A patient who had undergone elective orthopaedic surgery was taking an average of 40 mg morphine daily when Physician: C
required, plus regular paracetamol and tramadol in the three days prior to admission, but was not discharged
with morphine. (Specialty—Surgery)
Omeprazole 20 mg daily was prescribed for a patient with a history of sickle cell disease, for epigastric pain
during admission but was omitted from the discharge medication (Specialty—Haematology)
Duplicate therapy—1/10 (10%)
A patient was started on trimethoprim at discharge, for a urinary tract infection whilst they were already on
amoxicillin. There was no suggestion of resistance to amoxicillin. (Specialty—Surgery)
Table 2 Frequency of error types and harm categories
Drug omitted—9/10 (90%)
* Key A = Circumstances or events that have the capacity to cause error. C = The error would not cause patient harm OR the error would have
required monitoring or intervention to confirm that it resulted in no harm. D = The error would likely have resulted in temporary harm to the
patient and would have required intervention, initial hospitalization or prolonged hospitalization
detected. Changes made by dispensary staff to orders on
the printed PTTA will also not have been identified.
However, our method for identifying errors in PTTAs
matched the process pharmacists use when checking
physician-written TTAs (i.e. reconciling the TTA with the
medication history, inpatient drug chart and information in
the patient record). Therefore, it is not likely that there
were sufficient undetected errors to have had a significant
effect on the outcome. Due to restricted researcher
availability, data collection occurred on conveniently selected
days. It was felt that ensuring proportionate representation
of all the major clinical specialties was more
methodologically important than randomisation. Risk of bias due
to non-randomisation was minimised by ensuring that only
the researchers knew the data collection days in advance
and by varying the chosen day of the week. Additionally,
the ordering of discharge medication by pharmacists is a
routine service in the organisation and there were no
interruptions to the service during the study. Therefore,
there was little possibility of differences in activity
between data collection and non-data collection days. An
additional bias may have been introduced by excluding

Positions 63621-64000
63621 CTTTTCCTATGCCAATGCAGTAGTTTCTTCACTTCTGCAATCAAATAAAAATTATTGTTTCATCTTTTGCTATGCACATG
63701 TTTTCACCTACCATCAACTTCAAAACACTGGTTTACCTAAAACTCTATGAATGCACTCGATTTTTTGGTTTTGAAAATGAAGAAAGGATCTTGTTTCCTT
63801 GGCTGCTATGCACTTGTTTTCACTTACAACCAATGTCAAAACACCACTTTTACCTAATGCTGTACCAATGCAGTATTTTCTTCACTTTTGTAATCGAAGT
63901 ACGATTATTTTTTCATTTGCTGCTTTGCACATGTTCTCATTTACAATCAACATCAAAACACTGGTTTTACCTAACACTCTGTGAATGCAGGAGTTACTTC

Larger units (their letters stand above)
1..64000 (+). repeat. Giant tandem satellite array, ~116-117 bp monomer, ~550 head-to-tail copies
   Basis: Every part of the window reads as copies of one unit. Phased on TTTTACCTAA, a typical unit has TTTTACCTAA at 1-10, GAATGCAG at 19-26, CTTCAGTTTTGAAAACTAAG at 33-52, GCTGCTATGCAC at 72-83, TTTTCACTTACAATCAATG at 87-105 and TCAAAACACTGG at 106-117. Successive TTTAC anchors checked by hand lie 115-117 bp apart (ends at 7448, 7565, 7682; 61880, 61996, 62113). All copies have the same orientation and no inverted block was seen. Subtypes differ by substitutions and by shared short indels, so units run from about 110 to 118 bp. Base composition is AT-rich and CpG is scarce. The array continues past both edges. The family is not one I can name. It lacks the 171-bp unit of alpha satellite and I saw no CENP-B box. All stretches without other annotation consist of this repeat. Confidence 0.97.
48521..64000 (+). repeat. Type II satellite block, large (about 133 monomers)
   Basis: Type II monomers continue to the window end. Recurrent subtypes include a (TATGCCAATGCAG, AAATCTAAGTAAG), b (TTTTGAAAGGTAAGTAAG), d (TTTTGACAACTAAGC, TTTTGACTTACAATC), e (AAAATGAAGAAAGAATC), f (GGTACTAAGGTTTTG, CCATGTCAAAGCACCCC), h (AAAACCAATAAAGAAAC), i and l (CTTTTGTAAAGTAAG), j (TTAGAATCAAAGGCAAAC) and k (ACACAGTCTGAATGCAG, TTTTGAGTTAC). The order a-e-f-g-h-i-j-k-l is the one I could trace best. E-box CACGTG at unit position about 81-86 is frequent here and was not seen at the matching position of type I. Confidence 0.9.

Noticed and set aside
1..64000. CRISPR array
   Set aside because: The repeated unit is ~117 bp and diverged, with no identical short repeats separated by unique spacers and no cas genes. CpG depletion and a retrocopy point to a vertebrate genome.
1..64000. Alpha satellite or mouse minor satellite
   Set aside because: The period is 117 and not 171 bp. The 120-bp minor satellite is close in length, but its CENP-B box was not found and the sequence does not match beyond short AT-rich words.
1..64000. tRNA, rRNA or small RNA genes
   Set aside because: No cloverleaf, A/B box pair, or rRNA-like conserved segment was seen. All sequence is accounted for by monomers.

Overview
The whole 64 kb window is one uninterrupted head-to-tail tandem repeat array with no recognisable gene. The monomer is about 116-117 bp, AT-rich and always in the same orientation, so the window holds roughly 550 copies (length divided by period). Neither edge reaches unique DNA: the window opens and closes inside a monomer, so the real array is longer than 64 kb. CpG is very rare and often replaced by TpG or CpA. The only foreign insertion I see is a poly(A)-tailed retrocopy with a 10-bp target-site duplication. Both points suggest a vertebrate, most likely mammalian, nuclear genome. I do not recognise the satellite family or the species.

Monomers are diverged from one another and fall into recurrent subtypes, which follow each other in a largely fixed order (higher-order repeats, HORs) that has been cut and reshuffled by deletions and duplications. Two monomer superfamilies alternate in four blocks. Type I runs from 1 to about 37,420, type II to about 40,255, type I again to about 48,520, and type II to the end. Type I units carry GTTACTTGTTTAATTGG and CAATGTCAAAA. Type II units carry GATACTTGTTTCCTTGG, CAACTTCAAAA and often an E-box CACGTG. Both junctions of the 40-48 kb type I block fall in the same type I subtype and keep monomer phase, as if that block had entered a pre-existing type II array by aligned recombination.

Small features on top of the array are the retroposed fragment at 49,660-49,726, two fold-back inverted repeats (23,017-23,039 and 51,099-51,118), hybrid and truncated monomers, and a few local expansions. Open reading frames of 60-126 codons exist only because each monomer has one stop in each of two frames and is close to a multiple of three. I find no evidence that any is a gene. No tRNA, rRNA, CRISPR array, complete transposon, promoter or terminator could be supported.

PTTAs for which all three comparative sources could not
The system of pharmacists writing discharge medication
orders, as described above, is not considered prescribing
and the orders have to be checked and signed by a
physician. However, pharmacists have taken over a significant
role which used to be the sole domain of physicians. A full
discussion of the potential negative impact of this type of
role change on physicians’ opportunities to develop
prescribing skills and learn from their own prescribing errors
[20, 21] is outside the scope of this work, and should be the
subject of future research.
The roles pharmacists can play in improving patient
safety at care transitions are well documented [22, 23].
Activities mainly encompass medication reconciliation
[24–26], patient education programmes and post-discharge
follow-up [22, 23, 27–29] and medication reviews
[22, 23, 27]. By demonstrating that pharmacists can safely
write discharge medication orders, the present study has
expanded the evidence-base regarding pharmacist-led
Further studies are needed, including direct comparisons
with medical and other non-medical prescribers, and in
other settings, in order to explore this new role for
pharmacists in improving the quality and safety of care
In this study, the incidence of errors in pharmacist-written
discharge medication orders was 0.2%. The majority of
errors were omitted medications, with one incidence of
duplicated therapy. The clinical relevance of the errors was
minimal although firm conclusions cannot be drawn
because of the low number of errors. There are well-known
safety and quality issues with traditional physician-written
discharge prescriptions, therefore the policy implications of
our findings are important.
Acknowledgements Reena Mehta and Dr. Jonathan Potts assigned
clinical impact ratings to the errors. Professor David Taylor
commented on and edited the manuscript.
Funding This research received no specific grant from any funding
agency in the public, commercial or not-for-profit sectors.
Open Access This article is distributed under the terms of the
Creative Commons Attribution 4.0 International License (http://crea
tivecommons.org/licenses/by/4.0/), which permits unrestricted use,
distribution, and reproduction in any medium, provided you give
appropriate credit to the original author(s) and the source, provide a
link to the Creative Commons license, and indicate if changes were